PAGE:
Before he left Oxford he had his first meeting with Stevenson. The initial encounter was not a success. Lang, a devotee of the fashionable Aesthetic movement, had, according to one mutual friend, “purely English speech, but with a recurring falsetto” in stark opposition to Stevenson’s Scottish accent and language. Stevenson’s first impressions are preserved in a squib poem: “My name is Andrew Lang/Andrew Lang/That’s my name/And criticism and cricket is my game/With my eyeglass in my eye/Am not I/Am not I/A la-di da-di Oxford kind of Scot/Am I not?” That they went on to become fast friends – even collaborating on an unfinished novel about anarchists, Where Is Rose? – is testament to Lang’s gift for friendship. Sir Arthur Conan Doyle, H. Rider Haggard, Rudyard Kipling, JM Barrie and FR Anstey (now best remembered for the body-switching comedy Vice Versa) all became close friends with him.

Author Edmund Gosse wrote of Lang that “no other such combination of poet, scholar and journalist has been known in Fleet Street”. Lang had published slim volumes of poetry already, as well as academic books on comparative mythology and translations of Homer and Aristotle before his 40th birthday. He had also written a longer poem on Helen of Troy, just at the point where the long poem was falling from fashion. His work on mythology was progressive. Author and archaeologist Solomon Reinach wrote: “Lang has taught us that folklore is not the debased residue of a higher mythology but that higher or literary mythology rests on a foundation of folklore”. He was a regular book reviewer, and a columnist and leader writer for the Morning Post, The Pall Mall Gazette and the Daily News.

By the time of his death in 1912, his name could be found on 249 individual books and his collected journalism would run to thousands of articles. No wonder that some people suggested that “Andrew Lang” did not exist, and was a pseudonym used by a cabal of different authors from different genres. Lang had a glorious felicity in writing – his leaders were referred to as “fairy tales written by an erudite Puck” – which led to his most famous nick-name: “the divine amateur”. This very ease was part of the reason he was detested as well as adored. Lang gave off the impression that literary matters were really rather easy: Richard Le Gallienne, a now little-read poet, remembered Lang as exuding a sense that “writing a good book is nothing compared to playing a good game of golf”. The old Balliol motto of “effortless superiority” might have been invented to describe Lang.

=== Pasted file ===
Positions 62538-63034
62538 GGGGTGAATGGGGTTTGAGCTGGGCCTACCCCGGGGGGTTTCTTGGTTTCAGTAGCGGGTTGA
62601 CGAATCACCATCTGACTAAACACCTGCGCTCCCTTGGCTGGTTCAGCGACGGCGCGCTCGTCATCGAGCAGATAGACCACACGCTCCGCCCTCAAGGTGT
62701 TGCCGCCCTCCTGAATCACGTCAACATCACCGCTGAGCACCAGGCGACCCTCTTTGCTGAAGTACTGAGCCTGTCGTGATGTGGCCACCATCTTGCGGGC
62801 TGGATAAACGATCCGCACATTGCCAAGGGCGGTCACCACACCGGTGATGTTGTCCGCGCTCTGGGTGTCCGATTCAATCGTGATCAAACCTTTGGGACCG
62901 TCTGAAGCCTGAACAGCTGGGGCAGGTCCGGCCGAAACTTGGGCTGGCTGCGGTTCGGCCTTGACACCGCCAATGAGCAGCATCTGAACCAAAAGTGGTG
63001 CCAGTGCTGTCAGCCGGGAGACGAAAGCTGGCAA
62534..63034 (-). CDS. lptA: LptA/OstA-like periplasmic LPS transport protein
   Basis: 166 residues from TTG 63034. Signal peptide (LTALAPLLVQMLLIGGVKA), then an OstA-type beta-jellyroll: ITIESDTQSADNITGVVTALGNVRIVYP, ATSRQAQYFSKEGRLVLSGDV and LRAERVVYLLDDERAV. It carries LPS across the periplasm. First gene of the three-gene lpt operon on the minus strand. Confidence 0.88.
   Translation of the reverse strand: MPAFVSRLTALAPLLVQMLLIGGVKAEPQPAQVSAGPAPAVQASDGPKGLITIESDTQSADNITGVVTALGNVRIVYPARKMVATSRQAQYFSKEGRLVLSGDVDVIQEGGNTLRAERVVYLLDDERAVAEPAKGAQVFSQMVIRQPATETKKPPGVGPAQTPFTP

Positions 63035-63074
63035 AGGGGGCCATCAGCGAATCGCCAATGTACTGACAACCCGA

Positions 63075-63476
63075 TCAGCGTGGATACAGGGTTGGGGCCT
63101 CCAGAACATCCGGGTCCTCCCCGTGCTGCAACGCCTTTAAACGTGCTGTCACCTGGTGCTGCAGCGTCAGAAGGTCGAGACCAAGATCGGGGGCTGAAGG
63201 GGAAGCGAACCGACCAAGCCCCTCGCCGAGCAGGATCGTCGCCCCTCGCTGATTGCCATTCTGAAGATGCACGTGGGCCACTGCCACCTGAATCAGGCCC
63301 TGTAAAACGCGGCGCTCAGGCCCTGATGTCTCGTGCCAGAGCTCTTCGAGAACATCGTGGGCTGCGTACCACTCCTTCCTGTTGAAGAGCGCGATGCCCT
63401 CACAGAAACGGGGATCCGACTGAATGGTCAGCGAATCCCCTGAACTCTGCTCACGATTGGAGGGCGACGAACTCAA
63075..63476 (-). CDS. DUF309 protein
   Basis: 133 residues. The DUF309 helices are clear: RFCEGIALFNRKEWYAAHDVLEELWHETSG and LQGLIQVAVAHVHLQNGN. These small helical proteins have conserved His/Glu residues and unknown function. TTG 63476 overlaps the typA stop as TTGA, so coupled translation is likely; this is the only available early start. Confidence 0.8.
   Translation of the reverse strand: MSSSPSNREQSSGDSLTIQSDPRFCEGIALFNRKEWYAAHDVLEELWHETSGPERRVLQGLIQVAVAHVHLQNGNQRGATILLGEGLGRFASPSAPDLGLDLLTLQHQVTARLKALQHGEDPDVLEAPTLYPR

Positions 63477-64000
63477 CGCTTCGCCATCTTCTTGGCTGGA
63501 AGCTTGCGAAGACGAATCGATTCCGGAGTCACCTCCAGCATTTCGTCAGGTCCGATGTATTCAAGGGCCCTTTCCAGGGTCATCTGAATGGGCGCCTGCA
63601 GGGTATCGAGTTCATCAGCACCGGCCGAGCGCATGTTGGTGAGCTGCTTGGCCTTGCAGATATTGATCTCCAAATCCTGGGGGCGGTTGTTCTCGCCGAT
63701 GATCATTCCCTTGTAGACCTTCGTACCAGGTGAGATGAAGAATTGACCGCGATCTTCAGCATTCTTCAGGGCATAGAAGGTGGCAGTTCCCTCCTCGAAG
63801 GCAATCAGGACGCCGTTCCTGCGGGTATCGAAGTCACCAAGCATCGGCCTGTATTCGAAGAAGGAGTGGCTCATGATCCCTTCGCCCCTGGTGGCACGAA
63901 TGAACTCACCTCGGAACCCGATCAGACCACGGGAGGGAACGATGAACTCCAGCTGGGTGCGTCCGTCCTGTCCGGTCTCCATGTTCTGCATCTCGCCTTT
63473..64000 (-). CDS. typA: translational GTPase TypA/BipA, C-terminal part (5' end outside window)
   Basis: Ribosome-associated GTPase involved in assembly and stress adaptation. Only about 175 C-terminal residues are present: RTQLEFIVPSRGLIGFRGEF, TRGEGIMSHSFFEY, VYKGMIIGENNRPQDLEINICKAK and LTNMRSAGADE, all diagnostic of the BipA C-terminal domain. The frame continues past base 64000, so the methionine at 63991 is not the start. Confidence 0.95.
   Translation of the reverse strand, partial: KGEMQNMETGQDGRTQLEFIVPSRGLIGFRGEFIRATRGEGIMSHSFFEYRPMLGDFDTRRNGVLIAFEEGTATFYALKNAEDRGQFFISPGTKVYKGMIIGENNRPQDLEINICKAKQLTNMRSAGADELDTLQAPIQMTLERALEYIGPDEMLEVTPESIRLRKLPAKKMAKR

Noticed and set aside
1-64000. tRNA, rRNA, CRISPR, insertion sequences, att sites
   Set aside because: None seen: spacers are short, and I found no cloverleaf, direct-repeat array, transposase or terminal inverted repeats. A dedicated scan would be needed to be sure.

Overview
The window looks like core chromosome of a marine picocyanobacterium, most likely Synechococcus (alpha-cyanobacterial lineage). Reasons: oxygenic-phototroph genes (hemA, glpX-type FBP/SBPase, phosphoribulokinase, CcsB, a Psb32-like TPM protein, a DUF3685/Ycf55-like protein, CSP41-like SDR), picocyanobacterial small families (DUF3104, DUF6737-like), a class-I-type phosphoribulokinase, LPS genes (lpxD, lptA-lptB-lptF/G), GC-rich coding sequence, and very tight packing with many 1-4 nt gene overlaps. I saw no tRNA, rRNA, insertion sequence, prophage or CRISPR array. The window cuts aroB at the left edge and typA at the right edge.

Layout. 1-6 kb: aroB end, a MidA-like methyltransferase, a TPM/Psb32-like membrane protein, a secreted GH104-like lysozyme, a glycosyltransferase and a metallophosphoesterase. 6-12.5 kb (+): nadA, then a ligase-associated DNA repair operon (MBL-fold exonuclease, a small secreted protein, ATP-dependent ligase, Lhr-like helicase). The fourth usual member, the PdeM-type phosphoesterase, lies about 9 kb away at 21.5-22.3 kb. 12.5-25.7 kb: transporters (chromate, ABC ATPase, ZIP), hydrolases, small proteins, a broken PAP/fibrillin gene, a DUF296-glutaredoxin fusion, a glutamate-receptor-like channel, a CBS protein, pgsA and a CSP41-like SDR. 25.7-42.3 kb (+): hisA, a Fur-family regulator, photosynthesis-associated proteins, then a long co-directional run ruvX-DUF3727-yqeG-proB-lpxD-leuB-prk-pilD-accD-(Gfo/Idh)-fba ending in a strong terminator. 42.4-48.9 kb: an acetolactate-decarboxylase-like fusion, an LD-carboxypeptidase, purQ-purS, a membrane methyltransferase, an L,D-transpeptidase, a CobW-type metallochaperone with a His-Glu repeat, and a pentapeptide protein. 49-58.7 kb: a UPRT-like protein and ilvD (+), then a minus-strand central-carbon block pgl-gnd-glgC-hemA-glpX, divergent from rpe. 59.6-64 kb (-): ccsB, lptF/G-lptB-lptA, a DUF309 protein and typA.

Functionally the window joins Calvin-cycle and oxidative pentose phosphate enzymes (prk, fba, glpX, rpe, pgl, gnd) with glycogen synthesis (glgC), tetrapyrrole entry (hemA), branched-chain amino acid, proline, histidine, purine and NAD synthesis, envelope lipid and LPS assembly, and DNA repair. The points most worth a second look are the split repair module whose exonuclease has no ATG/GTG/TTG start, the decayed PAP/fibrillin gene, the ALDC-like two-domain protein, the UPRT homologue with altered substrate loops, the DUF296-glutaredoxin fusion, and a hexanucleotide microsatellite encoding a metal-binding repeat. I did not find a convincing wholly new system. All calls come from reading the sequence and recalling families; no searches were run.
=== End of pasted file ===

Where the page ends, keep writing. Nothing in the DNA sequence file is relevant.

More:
Although Lang is still remembered for one series of books, his other attempts are significant. He collaborated with Rider Haggard on a novel called The World’s Desire, which was the biggest failure of its day, and rather more successfully with AEW Mason on a novel called Parson Kelly. Lang’s biographer, the writer Roger Lancellyn Green, makes the brave claim that his antiromantic children’s book about an insufferably brilliant young man who does not believe in magic, Prince Prigio, ought to be ranked alongside Alice’s Adventures In Wonderland.

One minute Lang would be inventing the genre of popular history (with such books as The Voices of Jeanne d’Arc, Pickle the Spy and James VI and the Gowrie Conspiracy), the next he would be writing critical studies of contemporaries (Alfred Tennyson, The Puzzle of Dickens’ Last Plot), then debunking people who believed that Bacon wrote Shakespeare, then writing some of the greatest works in the much-scorned genre of “belles-lettres” (Does Ridicule Kill?, New And Old Letters To Dead Authors). In between, he would continue to write academic works on spiritualism, totemism, Homeric epic and early French romantic poetry, spliced with works on his passions of golf, cricket and angling. No wonder some people hated him.